The Sporting review, ed. by 'Craven'., Volumen15
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Términos y frases comunes
animal appeared bear beating better called carried cause character chase coming continued course cover Cup was won Derby divided dogs England fact fair feeling field fish five four give half hand head Hill hope horse hounds hour hundred hunting John keep King Lady late leave legs less live look Lord master MATCHES means meet miles mind month morning nature never night noble once pace pack party passed perhaps persons poor present Puppy race reader road round Royal season seen side sovs spirit sport Spring Stakes were won stand started taken thing thought true turn whole young
Página 396 - If by your art, my dearest father, you have Put the wild waters in this roar, allay them : The sky, it seems, would pour down stinking pitch, But that the sea, mounting to the welkin's cheek, Dashes the fire out.
Página 1 - One lesson, shepherd, let us two divide, Taught both by what she shows, and what conceals • Never to blend our pleasure or our pride With sorrow of the meanest thing that feels.
Página 157 - To frame the little animal, provide All the gay hues that wait on female pride : Let Nature guide thee ; sometimes golden wire The shining bellies of the fly require ; The peacock's plumes thy tackle must not fail, Nor the dear purchase of the sable's tail. Each gaudy bird some slender tribute brings, And lends the growing insect proper wings : Silks of all colours must their aid impart, And every fur promote the fisher's art.
Página 157 - In genial spring, beneath the quivering shade, Where cooling vapours breathe along the mead, The patient fisher takes his silent stand, Intent, his angle trembling in his hand : With looks unmov'd, he hopes the scaly breed, And eyes the dancing cork and bending reed.
Página 17 - ... It has lengthened life, it has mitigated pain, it has extinguished diseases ; it has increased the fertility of the soil ; it has given new securities to the mariner ; it has furnished new arms to the warrior ; it has spanned great rivers and estuaries with bridges of form unknown to our fathers ; it has guided the thunderbolt innocuously from heaven to earth ; it has lighted up the night with the...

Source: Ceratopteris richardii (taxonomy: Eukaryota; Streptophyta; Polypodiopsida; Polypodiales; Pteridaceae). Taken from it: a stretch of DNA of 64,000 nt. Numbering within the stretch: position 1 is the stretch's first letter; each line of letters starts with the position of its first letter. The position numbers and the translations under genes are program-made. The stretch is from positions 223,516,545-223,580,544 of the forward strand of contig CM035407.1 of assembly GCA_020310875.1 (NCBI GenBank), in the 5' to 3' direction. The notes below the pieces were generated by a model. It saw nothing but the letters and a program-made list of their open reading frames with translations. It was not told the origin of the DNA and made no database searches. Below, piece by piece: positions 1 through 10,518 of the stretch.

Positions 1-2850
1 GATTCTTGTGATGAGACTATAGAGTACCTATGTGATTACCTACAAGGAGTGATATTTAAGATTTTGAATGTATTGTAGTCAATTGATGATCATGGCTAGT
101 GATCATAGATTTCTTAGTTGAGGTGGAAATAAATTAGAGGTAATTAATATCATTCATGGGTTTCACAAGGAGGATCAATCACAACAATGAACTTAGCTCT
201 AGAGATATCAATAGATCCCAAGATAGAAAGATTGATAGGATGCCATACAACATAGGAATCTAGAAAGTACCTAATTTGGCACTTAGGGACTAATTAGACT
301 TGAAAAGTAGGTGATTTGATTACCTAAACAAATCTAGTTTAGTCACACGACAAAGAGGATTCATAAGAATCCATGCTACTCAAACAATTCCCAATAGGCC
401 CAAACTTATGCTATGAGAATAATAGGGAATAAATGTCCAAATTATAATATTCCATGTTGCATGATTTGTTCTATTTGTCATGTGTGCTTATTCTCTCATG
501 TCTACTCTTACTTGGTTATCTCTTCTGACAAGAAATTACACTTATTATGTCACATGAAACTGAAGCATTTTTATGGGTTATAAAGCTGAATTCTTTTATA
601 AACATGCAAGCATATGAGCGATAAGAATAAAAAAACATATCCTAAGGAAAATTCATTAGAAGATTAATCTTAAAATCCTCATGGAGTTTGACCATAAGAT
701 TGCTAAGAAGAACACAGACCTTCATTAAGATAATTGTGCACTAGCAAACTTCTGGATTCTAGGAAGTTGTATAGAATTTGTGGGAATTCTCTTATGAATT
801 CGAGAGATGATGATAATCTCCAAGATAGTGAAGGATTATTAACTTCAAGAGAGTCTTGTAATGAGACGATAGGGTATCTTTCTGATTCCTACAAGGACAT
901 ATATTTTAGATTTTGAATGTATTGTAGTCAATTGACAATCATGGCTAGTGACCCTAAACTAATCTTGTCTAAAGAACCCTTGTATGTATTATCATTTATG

Página 2 - And angling, too, that solitary vice, Whatever Izaak Walton sings or says: The quaint, old, cruel coxcomb, in his gullet Should have a hook, and a small trout to pull it.
Página 17 - ... of business; it has enabled man to descend to the depths of the sea, to soar into the air, to penetrate securely into the noxious recesses of the earth, to traverse the land in cars which whirl along without horses, and the ocean in ships which run ten knots an hour against the wind; These are but a part of its fruits, and of its first fruits.
Página 85 - I cannot tell how the truth may be : I say the tale as 'twas said to me.
Página 297 - But we their sons, a pamper'd race of men, Are dwindled down to threescore years and ten. Better to hunt in fields for health unbought Than fee the doctor for a nauseous draught. The wise for cure on exercise depend : God never made His work for man to mend.
Página 131 - Tell time it is but motion, Tell flesh it is but dust : And wish them not reply, For thou must give the lie. Tell age it daily wasteth, Tell honour how it alters, Tell beauty how she blasteth, Tell favour how it falters : And as they shall reply, Give every one the lie.